A Neuroscience Study on the Implicit Subconscious Perceptions of Fairness and Islamic Law in Muslims Using the EEG N400 Event Related Potential

Journal of Cognition and Neuroethics 2 (5):21-50 (2018)
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We sought to compare the implicit and explicit views of a group of Muslim graduates on the fairness of Islamic law. In this preliminary investigation, we used the Electroencephalographic N400 Event Related Potential to detect the participant’s implicit beliefs. It was found that the majority of participants, eight out of ten, implicitly held that Islamic Law was unfair despite explicitly stating the opposite. In seeking to understand what separated these eight participants from the remaining two – the two who both implicitly and explicitly held that Islamic Law was fair – only two distinguishing characteristics could be identified. Both participants had undertaken an in-depth study of a branch of Islamic law that places the spirit of the law above that of a literal interpretation. They had also attended the same seminary, exclusive to the other participants. Of the eight participants, it was discovered that, while they implicitly held Islamic law to be unfair, they also held it to be rational – in the same way they found that it was rational to push a person of a ship in order to save the remaining from drowning, yet unfair. We discuss these preliminary findings and consider theories on how an innate sense of fairness, an aspect of nativism, may come into play when it is not congruent with a participant’s own beliefs. Further, we ask, where such an inconsistency occurs, how does the mind attempt to rectify it – if at all? As a possible contribution to the discussion on theories of nativism vs. empiricism we put forward a hypothesis and methodology for investigation that may produce previously unconsidered data on human nature.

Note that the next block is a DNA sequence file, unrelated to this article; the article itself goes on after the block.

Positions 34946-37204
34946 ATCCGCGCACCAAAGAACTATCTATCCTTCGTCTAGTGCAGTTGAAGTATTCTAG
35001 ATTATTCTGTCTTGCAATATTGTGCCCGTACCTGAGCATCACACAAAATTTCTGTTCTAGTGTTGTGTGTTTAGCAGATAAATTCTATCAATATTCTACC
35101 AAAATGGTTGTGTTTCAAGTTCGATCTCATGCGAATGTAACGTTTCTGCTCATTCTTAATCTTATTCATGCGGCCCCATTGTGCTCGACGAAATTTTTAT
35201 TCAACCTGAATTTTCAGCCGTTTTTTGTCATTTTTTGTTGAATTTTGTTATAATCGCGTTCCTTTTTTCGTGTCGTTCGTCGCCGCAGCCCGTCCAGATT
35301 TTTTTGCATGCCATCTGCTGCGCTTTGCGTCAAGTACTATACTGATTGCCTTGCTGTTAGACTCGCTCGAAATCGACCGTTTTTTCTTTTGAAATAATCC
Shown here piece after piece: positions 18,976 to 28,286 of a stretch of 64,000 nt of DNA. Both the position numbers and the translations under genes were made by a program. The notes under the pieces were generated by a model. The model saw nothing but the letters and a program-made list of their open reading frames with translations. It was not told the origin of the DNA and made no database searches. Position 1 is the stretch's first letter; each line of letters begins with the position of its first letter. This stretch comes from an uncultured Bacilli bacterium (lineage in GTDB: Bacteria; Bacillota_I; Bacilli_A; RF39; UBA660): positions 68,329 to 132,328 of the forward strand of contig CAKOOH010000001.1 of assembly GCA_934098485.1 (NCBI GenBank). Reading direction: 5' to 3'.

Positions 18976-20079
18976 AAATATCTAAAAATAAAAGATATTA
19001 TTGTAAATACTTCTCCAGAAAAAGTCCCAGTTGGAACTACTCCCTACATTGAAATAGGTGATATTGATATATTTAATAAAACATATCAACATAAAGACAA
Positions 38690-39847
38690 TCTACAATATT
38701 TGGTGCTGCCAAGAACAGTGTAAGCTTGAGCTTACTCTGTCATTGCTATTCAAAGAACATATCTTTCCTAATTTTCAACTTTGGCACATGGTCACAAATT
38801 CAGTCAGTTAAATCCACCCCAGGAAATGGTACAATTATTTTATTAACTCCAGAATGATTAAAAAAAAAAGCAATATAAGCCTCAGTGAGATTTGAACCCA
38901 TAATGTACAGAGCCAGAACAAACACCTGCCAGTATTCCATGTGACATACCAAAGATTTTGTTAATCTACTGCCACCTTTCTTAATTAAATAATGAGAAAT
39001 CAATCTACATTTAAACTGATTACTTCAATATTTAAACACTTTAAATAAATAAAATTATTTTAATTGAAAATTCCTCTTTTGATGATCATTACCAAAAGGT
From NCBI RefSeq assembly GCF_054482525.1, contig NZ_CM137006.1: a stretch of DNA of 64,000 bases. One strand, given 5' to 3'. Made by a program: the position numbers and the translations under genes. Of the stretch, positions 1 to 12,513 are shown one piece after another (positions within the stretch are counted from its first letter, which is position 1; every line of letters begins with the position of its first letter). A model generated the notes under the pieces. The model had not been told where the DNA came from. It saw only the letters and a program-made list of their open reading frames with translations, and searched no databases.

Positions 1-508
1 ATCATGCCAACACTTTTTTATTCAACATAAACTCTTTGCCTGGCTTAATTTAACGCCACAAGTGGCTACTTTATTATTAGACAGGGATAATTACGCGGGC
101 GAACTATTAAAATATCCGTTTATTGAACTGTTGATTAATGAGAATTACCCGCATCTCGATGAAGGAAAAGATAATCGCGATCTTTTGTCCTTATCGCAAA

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Ahmed Izzidien
Cambridge University

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